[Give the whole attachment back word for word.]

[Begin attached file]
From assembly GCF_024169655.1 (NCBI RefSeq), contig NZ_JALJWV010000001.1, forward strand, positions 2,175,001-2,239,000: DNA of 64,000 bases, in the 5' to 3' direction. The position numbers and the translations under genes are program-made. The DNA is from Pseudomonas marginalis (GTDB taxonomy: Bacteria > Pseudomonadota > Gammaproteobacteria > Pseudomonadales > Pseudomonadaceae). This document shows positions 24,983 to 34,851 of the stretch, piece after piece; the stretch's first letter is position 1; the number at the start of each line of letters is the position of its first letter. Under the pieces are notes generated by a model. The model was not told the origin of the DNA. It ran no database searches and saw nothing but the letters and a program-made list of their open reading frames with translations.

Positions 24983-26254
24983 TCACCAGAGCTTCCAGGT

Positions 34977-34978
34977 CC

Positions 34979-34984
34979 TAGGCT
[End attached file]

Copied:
From assembly GCF_024169655.1 (NCBI RefSeq), contig NZ_JALJWV010000001.1, forward strand, positions 2,175,001-2,239,000: DNA of 64,000 bases, in the 5' to 3' direction. The position numbers and the translations under genes are program-made. The DNA is from Pseudomonas marginalis (GTDB taxonomy: Bacteria > Pseudomonadota > Gammaproteobacteria > Pseudomonadales > Pseudomonadaceae). This document shows positions 24,983 to 34,851 of the stretch, piece after piece; the stretch's first letter is position 1; the number at the start of each line of letters is the position of its first letter. Under the pieces are notes generated by a model. The model was not told the origin of the DNA. It ran no database searches and saw nothing but the letters and a program-made list of their open reading frames with translations.

Positions 24983-26254
24983 TCACCAGAGCTTCCAGGT

Positions 34977-34978
34977 CC

Positions 34979-34984
34979 TAGGCT